Classics — whether they are novels, plays, or epics — offer us great characters, interesting plots, and lots of things for discussion … but sometimes they can be a little tough to tackle. Sometimes we adore them, but sometimes we can’t get past page 3, let alone the requisite 50. That doesn’t mean that we should give up what they have to offer, though, does it? Many of today’s authors try to use these classic works as a starting-off point to write a more modern version. If done well, these contemporary versions can have a huge impact and impart the same wisdom that made the earlier story gain its classic status. Jessica Miller and I decided to find and examine some great pairs of classics and their contemporary rewrites to see if they are successful … or maybe not.

The Classic:  William Shakespeare’s Romeo and Juliet

romeo and juliet folger shakespeare library coverBy the time you’re in high school, you’ve probably been overexposed to this story and all the literary analysis that goes with it. You’ve seen both the Franco Zeffirelli film from 1968 and the Baz Luhrmann one starring a much younger Leonardo DiCaprio, Claire Danes, and Paul Rudd. And there’s another version slated to be released later this year in the UK, adapted by Downton Abbey favorite Julian Fellowes. If for some reason, you’ve never read it — not even the Wishbone version — here’s the breakdown.*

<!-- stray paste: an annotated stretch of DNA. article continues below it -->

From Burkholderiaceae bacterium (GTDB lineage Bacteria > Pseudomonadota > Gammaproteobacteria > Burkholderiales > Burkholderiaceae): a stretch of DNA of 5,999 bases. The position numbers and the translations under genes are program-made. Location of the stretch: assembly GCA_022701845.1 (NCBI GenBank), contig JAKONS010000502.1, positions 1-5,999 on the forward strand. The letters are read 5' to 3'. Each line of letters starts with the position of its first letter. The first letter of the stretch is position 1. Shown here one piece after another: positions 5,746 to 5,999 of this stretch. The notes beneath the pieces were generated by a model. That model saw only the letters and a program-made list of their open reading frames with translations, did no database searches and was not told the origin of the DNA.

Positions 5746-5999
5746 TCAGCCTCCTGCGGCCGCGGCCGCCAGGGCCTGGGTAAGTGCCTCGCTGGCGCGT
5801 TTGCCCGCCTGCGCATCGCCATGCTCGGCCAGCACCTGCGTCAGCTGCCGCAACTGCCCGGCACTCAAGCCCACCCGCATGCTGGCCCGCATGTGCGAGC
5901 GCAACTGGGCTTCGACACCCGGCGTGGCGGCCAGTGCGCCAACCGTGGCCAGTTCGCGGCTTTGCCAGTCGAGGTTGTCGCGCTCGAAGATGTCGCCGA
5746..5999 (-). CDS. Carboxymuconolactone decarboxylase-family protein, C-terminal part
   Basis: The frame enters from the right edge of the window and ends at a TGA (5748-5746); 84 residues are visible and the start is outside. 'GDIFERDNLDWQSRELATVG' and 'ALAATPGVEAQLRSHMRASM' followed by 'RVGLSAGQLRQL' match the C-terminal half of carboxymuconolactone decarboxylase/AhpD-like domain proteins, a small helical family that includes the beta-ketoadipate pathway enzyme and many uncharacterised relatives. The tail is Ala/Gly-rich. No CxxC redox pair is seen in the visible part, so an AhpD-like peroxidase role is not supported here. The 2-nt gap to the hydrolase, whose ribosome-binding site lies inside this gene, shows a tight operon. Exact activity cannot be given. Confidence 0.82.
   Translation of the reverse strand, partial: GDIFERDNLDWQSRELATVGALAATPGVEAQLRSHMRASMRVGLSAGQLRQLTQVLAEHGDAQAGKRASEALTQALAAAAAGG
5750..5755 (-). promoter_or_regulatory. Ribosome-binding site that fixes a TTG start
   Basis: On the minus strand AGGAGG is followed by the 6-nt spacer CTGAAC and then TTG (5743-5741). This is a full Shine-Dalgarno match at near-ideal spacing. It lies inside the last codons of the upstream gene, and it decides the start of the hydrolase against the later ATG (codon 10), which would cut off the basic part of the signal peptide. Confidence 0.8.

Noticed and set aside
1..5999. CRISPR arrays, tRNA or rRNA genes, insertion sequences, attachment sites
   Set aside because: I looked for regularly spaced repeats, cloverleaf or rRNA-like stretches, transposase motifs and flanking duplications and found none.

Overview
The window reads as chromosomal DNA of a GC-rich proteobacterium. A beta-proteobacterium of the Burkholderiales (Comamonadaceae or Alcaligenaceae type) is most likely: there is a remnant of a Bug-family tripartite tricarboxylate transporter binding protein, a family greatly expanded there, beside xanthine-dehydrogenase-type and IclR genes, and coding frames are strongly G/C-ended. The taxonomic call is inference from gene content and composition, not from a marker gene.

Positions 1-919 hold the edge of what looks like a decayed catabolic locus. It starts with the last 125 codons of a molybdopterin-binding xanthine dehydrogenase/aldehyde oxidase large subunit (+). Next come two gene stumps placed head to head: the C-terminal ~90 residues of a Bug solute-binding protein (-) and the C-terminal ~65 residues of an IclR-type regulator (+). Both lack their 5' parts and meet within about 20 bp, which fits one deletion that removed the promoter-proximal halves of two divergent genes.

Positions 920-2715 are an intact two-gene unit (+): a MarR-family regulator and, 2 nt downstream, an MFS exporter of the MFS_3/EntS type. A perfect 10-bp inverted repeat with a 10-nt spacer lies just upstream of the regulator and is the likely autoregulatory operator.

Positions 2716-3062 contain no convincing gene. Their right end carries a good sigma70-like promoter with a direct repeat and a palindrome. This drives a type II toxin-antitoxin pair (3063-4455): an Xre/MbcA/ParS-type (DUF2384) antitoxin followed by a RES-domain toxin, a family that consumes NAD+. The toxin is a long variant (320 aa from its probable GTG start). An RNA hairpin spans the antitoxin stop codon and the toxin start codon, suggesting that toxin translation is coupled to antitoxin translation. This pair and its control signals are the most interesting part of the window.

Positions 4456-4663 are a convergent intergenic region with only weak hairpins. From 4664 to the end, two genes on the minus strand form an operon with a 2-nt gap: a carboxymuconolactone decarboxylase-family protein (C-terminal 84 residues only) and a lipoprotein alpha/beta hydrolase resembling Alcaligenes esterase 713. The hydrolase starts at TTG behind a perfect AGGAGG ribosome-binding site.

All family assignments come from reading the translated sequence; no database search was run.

There are two families in Verona, a town in Italy (where Shakespeare set most of his plays. There’s a lot of talk about how he stole a bunch of these stories from Italian stories, but we’ll save that for another day). These families, the Montagues and the Capulets, and all of their servants, friends, and allies, have been at each other’s throats for as long as anyone can remember. When we enter the story, the violence between the youths of the families has escalated to the point where the Prince of the city has had to intervene.